The Rev. Irene Earll, a fourth-generation Universalist, served the Athens Universalist Church from 1892 to 1893. She was a native of Syracuse, N. Y., and an 1890 graduate of Cornell University. She was ordained in 1891 and served a Universalist congregation in Webster, N. Y., before coming to Athens.
Earll was called to Athens in April, 1892, shortly after the congregation had had to dismiss a pastor who had been dis-fellowshipped by the Pennsylvania Universalist Convention. Later that month, Earll was appointed to a church committee charged with proposing an amendment to the church constitution regarding voting members. This effort may have been prompted by conflict over the previous minister. The church record book does not say what was the outcome of the committee’s work.
Rev. Earll spent most of her adult life as a librarian and a social worker, with occasional pastorates in New York State. In 1904 the Missionary Board of the New York State Convention of Universalists sent her to Rome, N. Y., to help reorganize the church there. At the time, the Rome church had no minister, and its membership had dwindled from 40 to just 15 over the previous two years.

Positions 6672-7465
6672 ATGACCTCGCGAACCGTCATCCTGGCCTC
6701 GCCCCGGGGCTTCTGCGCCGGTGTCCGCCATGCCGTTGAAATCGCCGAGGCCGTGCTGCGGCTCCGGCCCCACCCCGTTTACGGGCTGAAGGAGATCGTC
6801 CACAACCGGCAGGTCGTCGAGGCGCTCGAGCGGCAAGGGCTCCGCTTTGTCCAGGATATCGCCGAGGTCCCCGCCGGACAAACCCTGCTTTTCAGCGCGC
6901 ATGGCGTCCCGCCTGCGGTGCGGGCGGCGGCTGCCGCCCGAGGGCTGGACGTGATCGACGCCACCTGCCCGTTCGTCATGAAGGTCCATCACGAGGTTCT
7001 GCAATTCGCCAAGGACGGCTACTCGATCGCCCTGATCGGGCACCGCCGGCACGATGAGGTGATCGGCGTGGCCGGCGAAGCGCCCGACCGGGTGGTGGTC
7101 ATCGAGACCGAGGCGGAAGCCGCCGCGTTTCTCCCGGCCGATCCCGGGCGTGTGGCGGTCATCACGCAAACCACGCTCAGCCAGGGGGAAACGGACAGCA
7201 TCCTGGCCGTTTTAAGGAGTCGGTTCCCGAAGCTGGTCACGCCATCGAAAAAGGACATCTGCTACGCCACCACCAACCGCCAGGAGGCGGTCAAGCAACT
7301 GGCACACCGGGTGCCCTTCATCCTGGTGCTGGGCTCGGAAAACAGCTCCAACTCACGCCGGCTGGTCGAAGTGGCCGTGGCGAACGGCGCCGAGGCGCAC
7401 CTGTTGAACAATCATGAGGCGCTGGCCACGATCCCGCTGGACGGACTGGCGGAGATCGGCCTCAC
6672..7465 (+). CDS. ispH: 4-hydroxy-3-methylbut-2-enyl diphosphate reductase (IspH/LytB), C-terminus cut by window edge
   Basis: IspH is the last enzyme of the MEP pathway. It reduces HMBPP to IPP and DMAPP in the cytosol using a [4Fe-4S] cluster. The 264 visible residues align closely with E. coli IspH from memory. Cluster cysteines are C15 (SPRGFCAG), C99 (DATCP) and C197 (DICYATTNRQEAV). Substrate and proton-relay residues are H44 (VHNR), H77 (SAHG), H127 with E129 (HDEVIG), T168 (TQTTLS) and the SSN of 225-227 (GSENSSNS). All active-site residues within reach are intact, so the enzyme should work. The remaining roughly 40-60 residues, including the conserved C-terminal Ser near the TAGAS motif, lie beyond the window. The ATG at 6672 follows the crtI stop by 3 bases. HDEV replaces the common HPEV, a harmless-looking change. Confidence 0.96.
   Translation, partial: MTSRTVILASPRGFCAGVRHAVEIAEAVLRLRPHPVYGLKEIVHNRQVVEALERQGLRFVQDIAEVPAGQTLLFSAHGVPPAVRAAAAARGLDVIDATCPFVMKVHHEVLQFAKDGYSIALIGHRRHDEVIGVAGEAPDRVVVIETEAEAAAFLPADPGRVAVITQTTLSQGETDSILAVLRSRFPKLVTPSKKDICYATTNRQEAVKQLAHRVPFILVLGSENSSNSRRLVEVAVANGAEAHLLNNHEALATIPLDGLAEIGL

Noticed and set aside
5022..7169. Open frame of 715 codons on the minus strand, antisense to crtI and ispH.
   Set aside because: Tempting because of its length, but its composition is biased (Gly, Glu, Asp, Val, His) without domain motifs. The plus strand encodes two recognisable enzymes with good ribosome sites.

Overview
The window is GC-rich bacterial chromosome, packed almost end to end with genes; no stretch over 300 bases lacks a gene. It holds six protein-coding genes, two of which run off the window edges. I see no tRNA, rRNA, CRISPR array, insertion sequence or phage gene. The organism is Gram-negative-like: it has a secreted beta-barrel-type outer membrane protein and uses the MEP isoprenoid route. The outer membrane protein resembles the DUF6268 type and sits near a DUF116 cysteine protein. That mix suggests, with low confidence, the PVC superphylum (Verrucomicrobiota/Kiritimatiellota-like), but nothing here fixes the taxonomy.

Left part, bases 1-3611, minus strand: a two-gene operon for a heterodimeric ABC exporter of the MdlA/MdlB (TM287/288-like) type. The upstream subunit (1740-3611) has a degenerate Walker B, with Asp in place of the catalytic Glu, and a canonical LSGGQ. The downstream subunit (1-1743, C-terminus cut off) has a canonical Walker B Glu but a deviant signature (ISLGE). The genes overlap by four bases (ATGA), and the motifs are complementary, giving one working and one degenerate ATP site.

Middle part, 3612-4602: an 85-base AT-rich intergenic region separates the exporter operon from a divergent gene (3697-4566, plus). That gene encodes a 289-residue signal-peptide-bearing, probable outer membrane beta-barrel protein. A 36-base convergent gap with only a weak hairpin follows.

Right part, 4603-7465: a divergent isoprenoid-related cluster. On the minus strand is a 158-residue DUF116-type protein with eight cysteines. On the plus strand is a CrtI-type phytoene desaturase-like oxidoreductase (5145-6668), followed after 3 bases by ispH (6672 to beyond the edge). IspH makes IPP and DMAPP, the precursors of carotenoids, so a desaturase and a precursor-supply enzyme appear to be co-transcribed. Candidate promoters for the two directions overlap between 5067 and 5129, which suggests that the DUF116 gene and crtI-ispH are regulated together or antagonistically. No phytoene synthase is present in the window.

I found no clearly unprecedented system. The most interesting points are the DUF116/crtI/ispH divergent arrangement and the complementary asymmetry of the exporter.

Earll preached at Rome on two Sundays in September, 1904. She was apparently not one to mince words, as evidenced by the following excerpt from one of her sermons:
“If the religion for which the church stands is true at all, it is awfully true. Yet you are giving to it your spare change, your idle time, your perfunctory service. You may blame the ministers, but what can you expect of a minister whom you value at $5 a year? You spend $1,000 a year to keep and nourish your body, and begrudge $3.65 for your immortal soul. You have no time to give to the church because you put so much into your clubs, your orders, your fraternities. You think by buying a 15¢ ticket to a church supper it will admit you to heaven. You fool yourselves by thinking that when you go in a church concert and hear rag-time music, or to a church fair and buy a pin cushion, that you are doing the work of the Lord and giving Him his due; but when you go up before the Great White Throne with that music on your lips and that pin cushion in your hand, it is not what the Lord will think of you, but what will you think of yourself?”
The Rome church’s condition remained unchanged for a year or two. Then in 1907 they engaged a minister, and by 1910 their membership was back up to 37. Whether the Rev. Earll’s provocative words sparked their recovery, we’ll never know!